# Prove that 5 lines are concurrent, and find the expression for the position vector of the point they all go through.

Pentagon $$ABCDE$$ is inscribed in a circle centered at the origin. Define the lines \begin{align*} \ell_{ABC} &= \text{Line through the centroid of \triangle ABC perpendicular to \overline{DE}},\\ \ell_{BCD} &= \text{Line through the centroid of \triangle BCD perpendicular to \overline{AE}}, \\ \ell_{CDE} &= \text{Line through the centroid of \triangle CDE perpendicular to \overline{AB}}, \\ \ell_{DEA} &= \text{Line through the centroid of \triangle DEA perpendicular to \overline{BC}}, \\ \ell_{EAB} &= \text{Line through the centroid of \triangle EAB perpendicular to \overline{CD}}. \\ \end{align*} These are lines going through the centroid of a triangle formed by three consecutive vertices, perpendicular to the line segment formed by the other two vertices. Here's $$\ell_{ABC}$$ in the picture:

Prove that $$\ell_{ABC}, \ell_{BCD}, \ell_{CDE},\ell_{DEA}$$ and $$\ell_{EAB}$$ are concurrent, and find the expression for the position vector of the point they all go through.

We denote orthocenter of any triangle $$XYZ$$ by $$H_{XYZ}$$ and the centeroid by $$G_{XYZ}$$. We also denote midpoint of any two points $$XY$$ by $$M_{XY}$$.

Proof. Without loss of generality, let $$\odot(ABCDE)$$ be the unit circle centered at origin of complex plane. We claim that the point $$G_{DEH_{ABC}}$$ is a symmetric point with respect to points $$A,B,C,D,E$$. To see this, let complex number at points $$\{A,B,C,D,E\}$$ be $$\{a,b,c,d,e\}$$. Thus, $$H_{ABC}:a+b+c$$ and so, $$G_{DEH_{ABC}}: \frac{a+b+c+d+e}{3}$$which is symmetric with respect to points $$\{A,B,C,D,E\}$$. As this point is symmetric, we call it $$P$$. Thus, $$H_{DEA}-P-M_{BC}$$ are collinear. Also, as $$A-G_{ABC}-M_{BC}$$ are collinear as well, thus, using the fact that centroid divides medial line in $$2:1$$ ratio, Thales' theorem gives us $$G_{ABC}P\|AH_{ADE}\implies G_{ABC}P\perp DE$$ and thus, by symmetry, we get all the lines $$\ell_{whatever}$$ will concur at $$P$$.$$\tag*{\blacksquare}$$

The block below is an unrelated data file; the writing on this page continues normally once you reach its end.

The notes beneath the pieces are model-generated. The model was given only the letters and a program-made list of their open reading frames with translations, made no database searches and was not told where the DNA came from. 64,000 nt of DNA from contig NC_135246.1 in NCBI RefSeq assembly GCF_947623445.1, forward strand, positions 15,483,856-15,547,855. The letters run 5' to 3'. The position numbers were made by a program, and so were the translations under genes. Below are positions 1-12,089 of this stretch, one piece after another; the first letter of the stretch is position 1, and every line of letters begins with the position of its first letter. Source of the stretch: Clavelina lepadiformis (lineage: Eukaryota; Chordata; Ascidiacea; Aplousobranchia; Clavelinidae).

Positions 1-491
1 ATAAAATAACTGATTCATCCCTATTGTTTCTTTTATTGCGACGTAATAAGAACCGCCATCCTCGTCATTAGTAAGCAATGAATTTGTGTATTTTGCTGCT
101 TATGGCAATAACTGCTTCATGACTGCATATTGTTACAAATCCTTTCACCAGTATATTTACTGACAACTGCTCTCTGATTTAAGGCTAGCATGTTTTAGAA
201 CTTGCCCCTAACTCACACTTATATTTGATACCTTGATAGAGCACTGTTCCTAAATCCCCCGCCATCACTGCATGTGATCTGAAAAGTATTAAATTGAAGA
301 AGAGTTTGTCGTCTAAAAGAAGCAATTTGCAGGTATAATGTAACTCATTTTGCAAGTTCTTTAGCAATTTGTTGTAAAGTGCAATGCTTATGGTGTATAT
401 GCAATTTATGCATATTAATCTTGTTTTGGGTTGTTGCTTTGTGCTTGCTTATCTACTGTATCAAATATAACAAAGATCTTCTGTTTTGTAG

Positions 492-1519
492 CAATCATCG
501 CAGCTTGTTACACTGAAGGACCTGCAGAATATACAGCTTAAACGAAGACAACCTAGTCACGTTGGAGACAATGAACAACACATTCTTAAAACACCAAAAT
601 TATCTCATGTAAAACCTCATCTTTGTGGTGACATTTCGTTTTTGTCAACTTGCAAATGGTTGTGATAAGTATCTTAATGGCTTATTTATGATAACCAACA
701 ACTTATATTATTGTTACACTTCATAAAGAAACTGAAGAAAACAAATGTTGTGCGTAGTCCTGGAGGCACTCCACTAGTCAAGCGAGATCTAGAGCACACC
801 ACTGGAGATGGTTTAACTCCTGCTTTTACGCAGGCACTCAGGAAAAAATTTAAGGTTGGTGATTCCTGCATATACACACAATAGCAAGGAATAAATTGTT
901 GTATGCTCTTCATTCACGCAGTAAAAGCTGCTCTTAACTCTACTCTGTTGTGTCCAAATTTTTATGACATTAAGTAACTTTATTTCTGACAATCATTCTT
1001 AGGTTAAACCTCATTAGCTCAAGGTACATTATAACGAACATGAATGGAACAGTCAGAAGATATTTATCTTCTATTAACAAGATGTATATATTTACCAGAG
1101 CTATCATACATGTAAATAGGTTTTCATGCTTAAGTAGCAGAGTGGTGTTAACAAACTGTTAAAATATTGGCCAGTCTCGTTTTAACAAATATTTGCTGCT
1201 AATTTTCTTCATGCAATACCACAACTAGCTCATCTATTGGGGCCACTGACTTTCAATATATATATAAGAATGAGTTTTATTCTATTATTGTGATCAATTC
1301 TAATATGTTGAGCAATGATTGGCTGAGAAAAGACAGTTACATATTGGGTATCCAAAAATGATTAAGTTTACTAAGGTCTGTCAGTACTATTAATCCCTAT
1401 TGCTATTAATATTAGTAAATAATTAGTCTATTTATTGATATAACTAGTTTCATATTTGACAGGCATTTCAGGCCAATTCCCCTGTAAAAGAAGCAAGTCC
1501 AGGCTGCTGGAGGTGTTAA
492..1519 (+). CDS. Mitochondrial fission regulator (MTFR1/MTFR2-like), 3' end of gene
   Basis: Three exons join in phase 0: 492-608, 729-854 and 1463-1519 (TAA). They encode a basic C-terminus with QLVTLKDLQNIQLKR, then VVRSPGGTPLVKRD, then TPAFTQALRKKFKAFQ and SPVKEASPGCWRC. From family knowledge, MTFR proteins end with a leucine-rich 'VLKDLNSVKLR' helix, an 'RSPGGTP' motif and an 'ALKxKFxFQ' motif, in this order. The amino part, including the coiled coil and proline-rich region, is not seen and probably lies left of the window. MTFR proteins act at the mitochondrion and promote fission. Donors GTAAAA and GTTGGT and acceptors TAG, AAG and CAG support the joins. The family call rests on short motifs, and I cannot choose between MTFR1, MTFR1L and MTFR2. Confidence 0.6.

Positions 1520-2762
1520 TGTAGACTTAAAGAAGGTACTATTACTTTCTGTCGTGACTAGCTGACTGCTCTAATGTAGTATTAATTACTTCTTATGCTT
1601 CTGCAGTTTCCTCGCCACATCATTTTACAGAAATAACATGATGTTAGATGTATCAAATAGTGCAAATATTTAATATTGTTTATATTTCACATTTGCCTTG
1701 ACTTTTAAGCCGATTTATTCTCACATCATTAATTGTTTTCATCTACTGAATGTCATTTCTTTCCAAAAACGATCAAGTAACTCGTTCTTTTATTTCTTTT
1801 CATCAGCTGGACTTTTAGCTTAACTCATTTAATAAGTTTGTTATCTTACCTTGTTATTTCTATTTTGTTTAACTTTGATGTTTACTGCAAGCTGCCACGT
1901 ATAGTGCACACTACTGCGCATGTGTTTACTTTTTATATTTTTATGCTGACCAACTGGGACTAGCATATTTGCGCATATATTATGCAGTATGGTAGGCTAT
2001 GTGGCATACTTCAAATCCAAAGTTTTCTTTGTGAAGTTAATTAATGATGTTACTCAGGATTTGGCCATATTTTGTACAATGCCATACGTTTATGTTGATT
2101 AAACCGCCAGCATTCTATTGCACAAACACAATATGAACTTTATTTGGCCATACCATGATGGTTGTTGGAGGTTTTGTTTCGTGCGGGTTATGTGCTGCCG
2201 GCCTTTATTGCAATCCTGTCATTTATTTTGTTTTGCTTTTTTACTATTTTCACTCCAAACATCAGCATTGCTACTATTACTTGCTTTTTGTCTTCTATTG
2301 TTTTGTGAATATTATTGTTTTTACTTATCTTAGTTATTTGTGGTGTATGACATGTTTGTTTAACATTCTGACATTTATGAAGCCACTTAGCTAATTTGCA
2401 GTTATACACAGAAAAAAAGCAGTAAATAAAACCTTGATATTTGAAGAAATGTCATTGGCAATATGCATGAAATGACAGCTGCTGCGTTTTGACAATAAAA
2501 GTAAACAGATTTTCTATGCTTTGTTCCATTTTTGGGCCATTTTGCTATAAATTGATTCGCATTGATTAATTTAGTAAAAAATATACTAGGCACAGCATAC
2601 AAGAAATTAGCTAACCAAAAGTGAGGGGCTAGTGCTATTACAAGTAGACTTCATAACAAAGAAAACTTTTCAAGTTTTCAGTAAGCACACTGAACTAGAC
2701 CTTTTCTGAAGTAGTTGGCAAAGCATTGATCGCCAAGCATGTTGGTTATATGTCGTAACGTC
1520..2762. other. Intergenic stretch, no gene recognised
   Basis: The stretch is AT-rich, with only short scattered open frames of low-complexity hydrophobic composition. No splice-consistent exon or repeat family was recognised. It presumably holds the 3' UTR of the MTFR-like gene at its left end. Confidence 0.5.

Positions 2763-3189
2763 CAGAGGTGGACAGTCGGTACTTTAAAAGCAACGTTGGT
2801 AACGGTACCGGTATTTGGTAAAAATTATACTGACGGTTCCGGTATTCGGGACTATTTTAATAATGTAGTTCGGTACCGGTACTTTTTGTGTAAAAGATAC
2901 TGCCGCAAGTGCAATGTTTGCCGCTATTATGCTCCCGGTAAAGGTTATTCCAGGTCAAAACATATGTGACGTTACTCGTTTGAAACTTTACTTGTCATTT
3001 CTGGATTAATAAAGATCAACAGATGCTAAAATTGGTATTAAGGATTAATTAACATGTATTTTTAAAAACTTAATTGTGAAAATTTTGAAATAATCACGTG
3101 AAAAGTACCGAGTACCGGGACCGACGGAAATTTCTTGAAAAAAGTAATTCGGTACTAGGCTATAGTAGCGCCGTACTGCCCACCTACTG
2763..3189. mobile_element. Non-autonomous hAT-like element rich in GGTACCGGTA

PS: Really cute problem :)

• Beautiful solution! I too attempted but unsuccessfully. I should have tried harder. Thank you for your answer! – cosmo5 Sep 22 '20 at 14:54
• How do you make use of the fact that it is inscribed in a circle? I see that you start your proof by writing that but not able to see where you use that. – Math Lover Sep 23 '20 at 11:50
• @MathLover I used it when I said assume $A,B,C,D,E$ lie on the unit circle. Using this, I was able to comment that $H_{ABC}=a+b+c$. Hope that helps :) – Anand Sep 23 '20 at 14:05
• Yes ok I see now! – Math Lover Sep 23 '20 at 14:08

WLOG, say the center of the circle ($$O$$) is at the origin. Vertices of the pentagon $$ABCDE$$ are represented by position vectors $$\overline{a}, \overline{b}, \overline{c}, \overline{d}$$ and $$\overline{e}$$.

Centroid of $$\triangle ABC, \, \overline {g} = \frac{\overline{a} + \overline{b} + \overline{c}}{3}$$

Line $$DE = \overline{d} - \overline{e}$$

As points $$A, B, C, D, E$$ are concyclic with center at $$O$$

$$|\overline{a}|^2 = |\overline{b}|^2 = |\overline{c}|^2 = |\overline{d}|^2 = |\overline{e}|^2$$ ...(i)

If a point $$P$$ with position vector $$\overline{p} \,$$ is on the perpendicular line from the centroid of $$\triangle ABC$$ to the line $$DE$$,

$$(\overline{p}-\overline{g}) \cdot (\overline{d} - \overline{e}) = 0$$

Based on (i) one of the ways for the dot product to be zero is
$$(\overline{p}-\overline{g}) = n_1 (\overline{d}+\overline{e}) \,$$ (you can easily show why $$\overline{p} = \overline{g}$$ will not give you the concurrent point by symmetry)

$$\overline{p}-\overline{g} = \overline{p}-\frac{\overline{a} + \overline{b} + \overline{c}}{3} = n_1 (\overline{d}+\overline{e})$$ ...(ii)

Similarly,

$$\overline{p}-\frac{\overline{b} + \overline{c} + \overline{d}}{3} = n_2 (\overline{e}+\overline{a})$$ ...(iii)

From (ii)-(iii), you get one solution when $$n_1 = n_2 = \frac{1}{3}$$ and

$$\overline {p} = \frac{\overline{a} + \overline{b} + \overline{c} + \overline{d} + \overline{e}}{3}$$

Now we need to prove this point is the point of concurrency for other $$3$$ lines too. So we take the lines from centroids of $$\triangle CDE, \triangle DEA, \triangle EAB$$ through point $$\overline {p}$$ and show each of them is perpendicular to the line segment made by other two vertices.

$$(\overline{p}- \frac{\overline{c} + \overline{d} + \overline{e}}{3}) \cdot (\overline{a} - \overline{b}) = 0$$

$$(\overline{p}- \frac{\overline{d} + \overline{e} + \overline{a}}{3}) \cdot (\overline{b} - \overline{c}) = 0$$

$$(\overline{p}- \frac{\overline{e} + \overline{a} + \overline{b}}{3}) \cdot (\overline{c} - \overline{d}) = 0$$

which is easy to show given (i).